Colorado finally became a state in 1876. During this time, Hugo had its first newspaper, The Hugo Stayer, and a Chinese laundry, not to mention three hotels, two grocery stores, two carpenters, a general store, a blacksmith, a doctor…and of course, a beer hall. The town also had its first church when the Methodists moved into a former school building in 1885.

According to the 1880 Federal Census, Hugo boasted 140 citizens, of whom more than a third were employed by the railroad.

In 1888 and ‘89, another railroad was built north of Hugo, crossing the Union Pacific about 15 miles northwest of town and heading on to Colorado Springs. The Rock Island railroad also brought new towns into being, along with people to populate them, and suddenly, it was again time to create a new county.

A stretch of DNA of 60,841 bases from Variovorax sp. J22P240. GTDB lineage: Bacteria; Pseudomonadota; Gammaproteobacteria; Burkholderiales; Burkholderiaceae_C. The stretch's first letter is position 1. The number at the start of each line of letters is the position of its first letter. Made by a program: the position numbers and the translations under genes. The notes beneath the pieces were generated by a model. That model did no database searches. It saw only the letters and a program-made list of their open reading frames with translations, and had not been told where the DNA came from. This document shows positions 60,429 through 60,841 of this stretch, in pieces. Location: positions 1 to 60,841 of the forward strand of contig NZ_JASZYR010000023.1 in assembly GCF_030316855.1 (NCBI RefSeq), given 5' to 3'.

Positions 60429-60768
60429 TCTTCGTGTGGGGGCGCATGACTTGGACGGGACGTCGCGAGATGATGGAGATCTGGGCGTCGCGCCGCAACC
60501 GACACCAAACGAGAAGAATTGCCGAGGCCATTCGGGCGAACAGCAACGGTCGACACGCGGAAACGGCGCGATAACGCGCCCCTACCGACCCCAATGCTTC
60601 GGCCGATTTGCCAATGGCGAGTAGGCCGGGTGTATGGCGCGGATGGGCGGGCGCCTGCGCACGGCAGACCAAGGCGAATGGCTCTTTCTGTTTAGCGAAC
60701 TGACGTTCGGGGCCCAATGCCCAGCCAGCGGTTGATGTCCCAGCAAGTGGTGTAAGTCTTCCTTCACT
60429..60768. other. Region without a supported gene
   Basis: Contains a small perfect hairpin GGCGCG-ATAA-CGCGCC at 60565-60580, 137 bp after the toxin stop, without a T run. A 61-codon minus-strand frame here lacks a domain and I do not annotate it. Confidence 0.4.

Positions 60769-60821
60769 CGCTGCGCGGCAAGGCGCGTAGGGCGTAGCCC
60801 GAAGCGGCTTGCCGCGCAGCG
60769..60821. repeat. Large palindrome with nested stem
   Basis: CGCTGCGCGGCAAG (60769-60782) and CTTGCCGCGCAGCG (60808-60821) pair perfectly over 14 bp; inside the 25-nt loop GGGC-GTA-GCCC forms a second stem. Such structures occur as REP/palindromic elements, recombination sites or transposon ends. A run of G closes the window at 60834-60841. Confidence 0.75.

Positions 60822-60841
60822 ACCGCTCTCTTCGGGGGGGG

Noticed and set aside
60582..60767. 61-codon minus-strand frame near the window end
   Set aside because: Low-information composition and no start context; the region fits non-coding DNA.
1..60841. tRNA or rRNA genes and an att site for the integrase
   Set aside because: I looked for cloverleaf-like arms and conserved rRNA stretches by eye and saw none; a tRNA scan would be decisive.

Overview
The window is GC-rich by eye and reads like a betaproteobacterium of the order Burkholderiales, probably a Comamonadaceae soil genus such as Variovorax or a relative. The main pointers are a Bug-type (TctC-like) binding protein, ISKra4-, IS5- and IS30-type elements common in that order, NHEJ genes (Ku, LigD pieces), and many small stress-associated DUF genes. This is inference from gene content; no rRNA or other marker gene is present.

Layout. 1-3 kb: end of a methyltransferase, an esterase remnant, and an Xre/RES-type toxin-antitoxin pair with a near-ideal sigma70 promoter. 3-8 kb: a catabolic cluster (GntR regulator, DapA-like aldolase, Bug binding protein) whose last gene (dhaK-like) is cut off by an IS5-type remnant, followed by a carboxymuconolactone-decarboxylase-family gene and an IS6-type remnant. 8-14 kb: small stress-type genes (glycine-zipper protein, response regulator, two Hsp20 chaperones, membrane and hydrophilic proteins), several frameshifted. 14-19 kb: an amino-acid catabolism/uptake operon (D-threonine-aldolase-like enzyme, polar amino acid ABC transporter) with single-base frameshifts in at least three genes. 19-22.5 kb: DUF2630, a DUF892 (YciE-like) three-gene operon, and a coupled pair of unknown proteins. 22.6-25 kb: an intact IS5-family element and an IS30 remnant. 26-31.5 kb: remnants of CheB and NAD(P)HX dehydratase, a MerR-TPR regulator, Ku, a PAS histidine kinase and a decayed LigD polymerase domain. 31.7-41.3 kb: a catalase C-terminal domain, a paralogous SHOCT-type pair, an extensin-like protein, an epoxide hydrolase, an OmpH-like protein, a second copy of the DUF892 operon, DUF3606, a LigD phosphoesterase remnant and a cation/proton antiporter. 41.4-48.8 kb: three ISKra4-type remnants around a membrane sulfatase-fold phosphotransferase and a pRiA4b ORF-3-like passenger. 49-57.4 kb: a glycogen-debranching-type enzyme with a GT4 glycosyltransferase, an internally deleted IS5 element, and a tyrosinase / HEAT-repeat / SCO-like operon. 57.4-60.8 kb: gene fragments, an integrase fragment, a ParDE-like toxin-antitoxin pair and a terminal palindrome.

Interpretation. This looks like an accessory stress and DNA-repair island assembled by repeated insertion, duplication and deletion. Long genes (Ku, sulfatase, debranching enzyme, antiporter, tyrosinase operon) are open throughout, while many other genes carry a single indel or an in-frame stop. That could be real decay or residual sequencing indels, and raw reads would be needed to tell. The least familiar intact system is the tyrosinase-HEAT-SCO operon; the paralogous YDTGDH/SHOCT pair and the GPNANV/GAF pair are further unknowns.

This time, Lincoln County was carved out of Elbert and Bent counties, and Hugo became the county seat. Two Hugo residents serving as elected officials in Elbert County at the time were appointed to posts in the new county: Addison K. LaDue was the first county clerk and John W. “Rawhide” Williams was the first county judge. Williams, who later became a doctor, ultimately was remembered at Moab, Utah as the father of the Arches National Monument.

Everyone was riding high. Colorado gave women the right to vote, and a Hugo woman, Harriet L. Dunaway, was immediately elected Lincoln County Superintendent of Schools. The town got its first slot machine and its first gramophone, and the first public lending library was set up at the school.